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The Iranian Revolution

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Longevity and positive outcomes are what determine whether a revolution is successful or not. This is not the case for Iran. Since the revolution, Iran has been economically, politically, and socially unstable. With an economy dependent on oil, a natural source whose production is unpredictable, stability is simply unattainable. With the same leader for a long period of time, not much can change politically. Oppositions and revolts can happen and disrupt the social lives of Iranian citizens. Although the Iranian Revolution was politically successful by maintaining an Islamic Republic, the revolution was unsuccessful because of the severe economic failure it was in the long term and the social unrest it still has today.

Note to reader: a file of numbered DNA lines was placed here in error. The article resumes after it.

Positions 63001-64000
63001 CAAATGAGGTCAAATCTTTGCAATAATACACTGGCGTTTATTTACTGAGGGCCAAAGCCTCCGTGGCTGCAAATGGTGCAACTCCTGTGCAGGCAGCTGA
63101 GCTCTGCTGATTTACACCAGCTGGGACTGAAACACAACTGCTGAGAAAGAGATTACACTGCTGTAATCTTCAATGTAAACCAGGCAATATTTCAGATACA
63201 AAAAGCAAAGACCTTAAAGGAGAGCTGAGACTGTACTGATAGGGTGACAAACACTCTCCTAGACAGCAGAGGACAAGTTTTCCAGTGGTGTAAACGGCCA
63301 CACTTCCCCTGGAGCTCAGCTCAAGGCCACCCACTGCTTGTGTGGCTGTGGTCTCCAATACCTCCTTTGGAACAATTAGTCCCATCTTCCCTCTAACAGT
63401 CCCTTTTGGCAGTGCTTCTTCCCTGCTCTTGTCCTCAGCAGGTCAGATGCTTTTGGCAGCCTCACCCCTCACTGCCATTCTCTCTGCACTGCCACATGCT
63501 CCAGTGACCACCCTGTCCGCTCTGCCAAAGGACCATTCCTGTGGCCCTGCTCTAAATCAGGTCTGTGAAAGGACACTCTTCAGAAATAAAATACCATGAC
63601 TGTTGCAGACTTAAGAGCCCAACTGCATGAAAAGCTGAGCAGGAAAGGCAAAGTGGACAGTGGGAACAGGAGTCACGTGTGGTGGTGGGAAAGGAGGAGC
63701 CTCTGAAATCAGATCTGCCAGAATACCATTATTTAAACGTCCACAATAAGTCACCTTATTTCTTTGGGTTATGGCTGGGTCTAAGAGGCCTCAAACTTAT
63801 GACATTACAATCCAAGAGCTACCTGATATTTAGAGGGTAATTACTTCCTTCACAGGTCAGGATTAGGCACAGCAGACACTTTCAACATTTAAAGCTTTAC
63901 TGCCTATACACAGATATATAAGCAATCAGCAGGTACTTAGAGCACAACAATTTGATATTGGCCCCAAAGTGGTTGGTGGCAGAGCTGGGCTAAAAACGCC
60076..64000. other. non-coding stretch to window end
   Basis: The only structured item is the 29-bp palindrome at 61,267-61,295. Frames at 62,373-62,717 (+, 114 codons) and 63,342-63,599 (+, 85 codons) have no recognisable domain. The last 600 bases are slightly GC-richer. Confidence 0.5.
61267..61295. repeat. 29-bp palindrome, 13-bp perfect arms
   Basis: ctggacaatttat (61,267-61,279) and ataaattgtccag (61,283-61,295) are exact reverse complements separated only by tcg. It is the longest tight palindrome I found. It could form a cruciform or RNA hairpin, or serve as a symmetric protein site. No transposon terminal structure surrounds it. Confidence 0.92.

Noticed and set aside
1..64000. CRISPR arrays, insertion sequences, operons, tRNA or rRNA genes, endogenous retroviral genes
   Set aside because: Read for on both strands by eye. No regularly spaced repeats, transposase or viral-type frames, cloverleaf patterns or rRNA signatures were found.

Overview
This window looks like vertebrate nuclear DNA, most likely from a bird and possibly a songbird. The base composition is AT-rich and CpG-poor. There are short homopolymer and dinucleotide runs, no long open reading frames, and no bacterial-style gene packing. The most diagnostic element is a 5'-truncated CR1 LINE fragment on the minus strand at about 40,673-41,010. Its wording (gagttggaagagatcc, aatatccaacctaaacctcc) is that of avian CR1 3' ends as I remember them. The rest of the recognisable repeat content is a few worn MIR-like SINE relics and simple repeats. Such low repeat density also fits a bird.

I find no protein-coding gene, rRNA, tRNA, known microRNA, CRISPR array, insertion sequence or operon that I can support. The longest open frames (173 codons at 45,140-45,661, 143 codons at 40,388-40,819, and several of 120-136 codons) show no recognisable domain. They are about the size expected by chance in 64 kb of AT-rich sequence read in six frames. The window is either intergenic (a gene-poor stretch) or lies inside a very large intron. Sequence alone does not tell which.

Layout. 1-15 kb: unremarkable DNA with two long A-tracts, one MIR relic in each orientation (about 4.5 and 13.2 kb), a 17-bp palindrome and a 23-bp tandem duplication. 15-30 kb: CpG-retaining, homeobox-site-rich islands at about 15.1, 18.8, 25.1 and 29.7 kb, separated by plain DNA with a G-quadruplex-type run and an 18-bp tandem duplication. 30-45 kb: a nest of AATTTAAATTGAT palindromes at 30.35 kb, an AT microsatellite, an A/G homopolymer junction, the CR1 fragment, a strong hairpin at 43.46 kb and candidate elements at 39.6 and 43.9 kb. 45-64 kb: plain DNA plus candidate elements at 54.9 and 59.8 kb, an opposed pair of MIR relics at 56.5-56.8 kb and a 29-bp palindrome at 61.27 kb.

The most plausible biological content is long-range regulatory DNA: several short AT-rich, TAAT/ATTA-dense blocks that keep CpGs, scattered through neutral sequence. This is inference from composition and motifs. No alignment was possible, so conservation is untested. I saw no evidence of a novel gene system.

The revolution of 1979 marked the beginning of Iran’s economic decay and even further economic instability. Before the revolution, Iran had one of the Middle East’s most advanced economies. Petroleum exports, which make up about 85 percent of government revenues, have decreased over the years after the revolution (Trading Economics). In fact, petroleum exports declined to 1.5 million barrels per day in 2012 from 2.5 million barrels per day in 2011 (Trading Economics). The Iranian government’s dependence on oil revenues has resulted in persistent financial instability. Because of this financial instability, Iran’s inflation rate was greatly affected. The inflation rate is the rate of change of prices calculated on a monthly or annual basis. In January 2014,
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